Social distance dating gets a boost when Tinder launches in-app video calls later this year


It’s a whole new world, and not in a cutesy, Aladdin kinda way. Meeting new people largely revolves around a) not being scared to go close to them and b) wondering what they look like under that mask. Even dating services like Tinder are having to adapt. And adaptation is coming, in the shape of in-app video calls from the dating service. Expect the feature to land in Q2 2020, so before the end of… say… June?

The rise of the Johnson-Cam?

At first glance, this seems like a terrible idea. A dating app, where sex is at least in the top 3 things its users are thinking about, offering direct video connections? That sounds like a one-way ticket to Sausageland (population: you) for women on the service but the subject of managing toxic users is presumably one that Tinder has considered.

And if they haven’t, they’d best get on it. Even the likes of Zoom, which doesn’t have a major focus on bedroom antics, is battling errant unwanted nudity. Tinder doesn’t stand a chance, unless it’s got quite an advanced image detection system looking for dudes doing the helicopter. Save that stuff for WhatsApp, chaps, and people who actually want to see it.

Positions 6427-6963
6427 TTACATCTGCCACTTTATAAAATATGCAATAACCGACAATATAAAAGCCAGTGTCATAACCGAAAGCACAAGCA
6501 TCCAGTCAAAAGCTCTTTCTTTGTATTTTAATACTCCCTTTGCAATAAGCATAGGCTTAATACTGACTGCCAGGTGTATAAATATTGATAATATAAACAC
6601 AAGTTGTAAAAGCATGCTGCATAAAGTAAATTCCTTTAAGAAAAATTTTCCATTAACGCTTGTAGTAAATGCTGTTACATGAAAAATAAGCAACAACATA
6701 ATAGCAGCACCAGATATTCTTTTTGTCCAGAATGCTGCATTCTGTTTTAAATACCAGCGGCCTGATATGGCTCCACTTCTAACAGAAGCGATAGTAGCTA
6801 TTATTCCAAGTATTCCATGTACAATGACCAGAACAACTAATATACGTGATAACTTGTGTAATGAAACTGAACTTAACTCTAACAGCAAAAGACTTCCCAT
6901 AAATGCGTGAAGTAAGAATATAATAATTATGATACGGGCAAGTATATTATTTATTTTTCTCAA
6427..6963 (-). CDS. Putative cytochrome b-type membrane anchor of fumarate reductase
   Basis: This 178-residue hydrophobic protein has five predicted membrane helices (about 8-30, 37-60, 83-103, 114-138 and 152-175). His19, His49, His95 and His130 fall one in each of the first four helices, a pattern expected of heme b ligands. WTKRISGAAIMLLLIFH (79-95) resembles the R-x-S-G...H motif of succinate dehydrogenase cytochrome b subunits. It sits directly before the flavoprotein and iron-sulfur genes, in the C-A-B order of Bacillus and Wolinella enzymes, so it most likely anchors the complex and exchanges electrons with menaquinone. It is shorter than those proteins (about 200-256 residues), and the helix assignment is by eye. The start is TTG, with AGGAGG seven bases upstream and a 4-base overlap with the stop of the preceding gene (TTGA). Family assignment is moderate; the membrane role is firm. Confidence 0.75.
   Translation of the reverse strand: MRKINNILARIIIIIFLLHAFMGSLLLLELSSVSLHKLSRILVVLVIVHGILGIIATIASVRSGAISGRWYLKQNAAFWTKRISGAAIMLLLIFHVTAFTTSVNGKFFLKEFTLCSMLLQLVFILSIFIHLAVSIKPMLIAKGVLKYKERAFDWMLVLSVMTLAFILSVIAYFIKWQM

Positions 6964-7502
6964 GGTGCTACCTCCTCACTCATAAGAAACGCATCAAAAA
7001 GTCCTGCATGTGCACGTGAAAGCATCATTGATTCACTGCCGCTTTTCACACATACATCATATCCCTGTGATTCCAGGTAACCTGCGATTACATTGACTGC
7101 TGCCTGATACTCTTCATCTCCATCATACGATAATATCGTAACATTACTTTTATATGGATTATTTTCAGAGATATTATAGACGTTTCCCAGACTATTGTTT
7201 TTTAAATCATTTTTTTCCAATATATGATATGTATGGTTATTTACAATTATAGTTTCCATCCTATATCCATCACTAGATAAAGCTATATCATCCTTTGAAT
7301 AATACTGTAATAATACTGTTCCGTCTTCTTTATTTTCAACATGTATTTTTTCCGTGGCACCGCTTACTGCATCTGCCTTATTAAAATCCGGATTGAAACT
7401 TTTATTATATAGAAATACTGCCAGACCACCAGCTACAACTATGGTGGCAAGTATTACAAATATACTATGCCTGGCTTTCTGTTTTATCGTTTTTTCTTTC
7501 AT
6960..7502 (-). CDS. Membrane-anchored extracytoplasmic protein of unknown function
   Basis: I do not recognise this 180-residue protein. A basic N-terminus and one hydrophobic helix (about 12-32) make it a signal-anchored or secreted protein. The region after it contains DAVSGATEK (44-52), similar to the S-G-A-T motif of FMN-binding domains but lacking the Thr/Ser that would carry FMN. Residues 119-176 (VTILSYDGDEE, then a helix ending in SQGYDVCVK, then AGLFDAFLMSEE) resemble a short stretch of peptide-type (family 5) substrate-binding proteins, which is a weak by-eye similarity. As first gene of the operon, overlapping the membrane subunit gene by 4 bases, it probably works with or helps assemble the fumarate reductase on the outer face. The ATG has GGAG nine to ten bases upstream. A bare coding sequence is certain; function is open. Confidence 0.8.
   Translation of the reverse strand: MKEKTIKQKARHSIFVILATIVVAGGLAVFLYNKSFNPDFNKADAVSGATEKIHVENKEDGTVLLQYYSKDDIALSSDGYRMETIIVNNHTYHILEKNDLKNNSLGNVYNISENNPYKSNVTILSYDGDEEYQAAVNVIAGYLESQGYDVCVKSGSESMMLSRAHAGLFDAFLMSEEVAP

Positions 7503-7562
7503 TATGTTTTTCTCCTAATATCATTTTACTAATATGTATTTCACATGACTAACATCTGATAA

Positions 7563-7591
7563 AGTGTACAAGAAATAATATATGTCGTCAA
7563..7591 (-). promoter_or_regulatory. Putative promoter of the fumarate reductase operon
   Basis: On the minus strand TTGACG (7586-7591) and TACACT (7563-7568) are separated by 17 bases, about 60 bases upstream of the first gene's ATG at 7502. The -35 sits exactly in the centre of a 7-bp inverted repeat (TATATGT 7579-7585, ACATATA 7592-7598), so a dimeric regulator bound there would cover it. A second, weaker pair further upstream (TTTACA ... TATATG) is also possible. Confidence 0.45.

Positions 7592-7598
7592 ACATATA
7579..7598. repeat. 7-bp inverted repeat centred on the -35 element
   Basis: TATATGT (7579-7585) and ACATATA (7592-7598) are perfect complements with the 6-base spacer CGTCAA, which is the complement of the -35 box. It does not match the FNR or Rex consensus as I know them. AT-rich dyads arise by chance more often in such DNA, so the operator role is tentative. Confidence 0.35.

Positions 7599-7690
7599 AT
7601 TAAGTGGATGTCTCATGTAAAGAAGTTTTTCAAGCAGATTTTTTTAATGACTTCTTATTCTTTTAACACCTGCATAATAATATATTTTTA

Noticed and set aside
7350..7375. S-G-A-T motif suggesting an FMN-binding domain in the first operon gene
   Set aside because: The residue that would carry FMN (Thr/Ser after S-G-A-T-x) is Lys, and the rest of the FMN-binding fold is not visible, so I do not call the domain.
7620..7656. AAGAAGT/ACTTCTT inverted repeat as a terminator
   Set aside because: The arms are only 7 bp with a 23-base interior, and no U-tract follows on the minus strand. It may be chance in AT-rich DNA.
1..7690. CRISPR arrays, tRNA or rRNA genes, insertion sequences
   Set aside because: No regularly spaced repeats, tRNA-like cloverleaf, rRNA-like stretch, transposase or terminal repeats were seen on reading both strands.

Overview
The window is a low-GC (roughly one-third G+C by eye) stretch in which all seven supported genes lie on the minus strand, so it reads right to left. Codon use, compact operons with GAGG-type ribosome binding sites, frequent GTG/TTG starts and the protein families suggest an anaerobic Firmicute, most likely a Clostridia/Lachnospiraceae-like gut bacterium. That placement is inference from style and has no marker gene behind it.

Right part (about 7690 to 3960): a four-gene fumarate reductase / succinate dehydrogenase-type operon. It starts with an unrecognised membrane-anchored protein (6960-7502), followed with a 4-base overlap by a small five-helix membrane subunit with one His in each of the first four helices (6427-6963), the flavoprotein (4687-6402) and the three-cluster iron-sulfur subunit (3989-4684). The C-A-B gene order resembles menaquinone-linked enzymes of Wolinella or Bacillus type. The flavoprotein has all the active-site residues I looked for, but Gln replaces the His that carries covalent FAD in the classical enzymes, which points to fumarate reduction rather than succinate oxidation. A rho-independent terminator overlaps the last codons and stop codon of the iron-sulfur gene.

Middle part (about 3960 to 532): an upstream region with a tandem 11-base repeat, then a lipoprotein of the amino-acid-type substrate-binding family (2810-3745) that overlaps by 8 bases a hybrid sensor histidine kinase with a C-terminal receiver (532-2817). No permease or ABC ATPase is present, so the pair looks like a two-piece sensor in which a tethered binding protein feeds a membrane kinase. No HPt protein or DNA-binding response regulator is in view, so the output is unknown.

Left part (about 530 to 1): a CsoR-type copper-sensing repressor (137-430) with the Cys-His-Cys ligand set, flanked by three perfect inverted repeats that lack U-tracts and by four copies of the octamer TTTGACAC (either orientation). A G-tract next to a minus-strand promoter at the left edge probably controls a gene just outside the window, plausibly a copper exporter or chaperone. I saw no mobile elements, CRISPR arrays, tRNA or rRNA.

Either way, it seems likely that strangers chatting to each other over video instead of meeting up for coffee probably won’t be wearing pants. If it works for job interviews or TV appearances, might as well keep the comfort going when it comes to dating, yeah? Just… don’t wave it about in view of the camera.

First-world problems

The move to video is easy to explain. The service saw a decline in paying users earlier this year, according to the earnings document that explained Tinder’s plans to roll out video — which is actually a great idea in an age where gathering in groups is a bad idea. The cause, obviously, is the massive social distancing campaign taking place around the world, but parent company said that things have stabilised since February/March 2020. So people are still planning on being social, after all. They’re just going to have to do it with masks on. And, occasionally, via video.

The service appears confident in the future, saying “We are confident that demand for human connection will never dissipate and remain committed to fulfilling that need. This period of social isolation would have been much more dire for single people – who no longer have other avenues to meet and connect such as bars and concerts – if not for our products. “


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